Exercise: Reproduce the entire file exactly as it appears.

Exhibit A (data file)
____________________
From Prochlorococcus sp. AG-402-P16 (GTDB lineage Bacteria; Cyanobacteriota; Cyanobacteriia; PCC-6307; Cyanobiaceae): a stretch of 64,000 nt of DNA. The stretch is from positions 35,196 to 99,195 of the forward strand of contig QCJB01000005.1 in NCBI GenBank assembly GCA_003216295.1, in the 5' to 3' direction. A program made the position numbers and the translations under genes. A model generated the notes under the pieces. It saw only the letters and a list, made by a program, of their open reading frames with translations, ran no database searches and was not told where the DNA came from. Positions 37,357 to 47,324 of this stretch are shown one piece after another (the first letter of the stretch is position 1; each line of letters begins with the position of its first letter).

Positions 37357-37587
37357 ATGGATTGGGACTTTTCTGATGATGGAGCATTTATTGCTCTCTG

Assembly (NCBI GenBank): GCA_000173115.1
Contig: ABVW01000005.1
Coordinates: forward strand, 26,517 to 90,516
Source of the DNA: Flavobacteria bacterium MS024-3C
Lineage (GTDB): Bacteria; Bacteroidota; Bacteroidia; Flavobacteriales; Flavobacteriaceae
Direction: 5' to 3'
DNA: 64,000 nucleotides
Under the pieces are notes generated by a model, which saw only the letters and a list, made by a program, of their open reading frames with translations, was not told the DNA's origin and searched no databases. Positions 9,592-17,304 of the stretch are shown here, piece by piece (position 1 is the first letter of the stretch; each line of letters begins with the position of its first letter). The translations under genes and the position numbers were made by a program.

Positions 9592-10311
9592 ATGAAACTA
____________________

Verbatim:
From Prochlorococcus sp. AG-402-P16 (GTDB lineage Bacteria; Cyanobacteriota; Cyanobacteriia; PCC-6307; Cyanobiaceae): a stretch of 64,000 nt of DNA. The stretch is from positions 35,196 to 99,195 of the forward strand of contig QCJB01000005.1 in NCBI GenBank assembly GCA_003216295.1, in the 5' to 3' direction. A program made the position numbers and the translations under genes. A model generated the notes under the pieces. It saw only the letters and a list, made by a program, of their open reading frames with translations, ran no database searches and was not told where the DNA came from. Positions 37,357 to 47,324 of this stretch are shown one piece after another (the first letter of the stretch is position 1; each line of letters begins with the position of its first letter).

Positions 37357-37587
37357 ATGGATTGGGACTTTTCTGATGATGGAGCATTTATTGCTCTCTG

Assembly (NCBI GenBank): GCA_000173115.1
Contig: ABVW01000005.1
Coordinates: forward strand, 26,517 to 90,516
Source of the DNA: Flavobacteria bacterium MS024-3C
Lineage (GTDB): Bacteria; Bacteroidota; Bacteroidia; Flavobacteriales; Flavobacteriaceae
Direction: 5' to 3'
DNA: 64,000 nucleotides
Under the pieces are notes generated by a model, which saw only the letters and a list, made by a program, of their open reading frames with translations, was not told the DNA's origin and searched no databases. Positions 9,592-17,304 of the stretch are shown here, piece by piece (position 1 is the first letter of the stretch; each line of letters begins with the position of its first letter). The translations under genes and the position numbers were made by a program.

Positions 9592-10311
9592 ATGAAACTA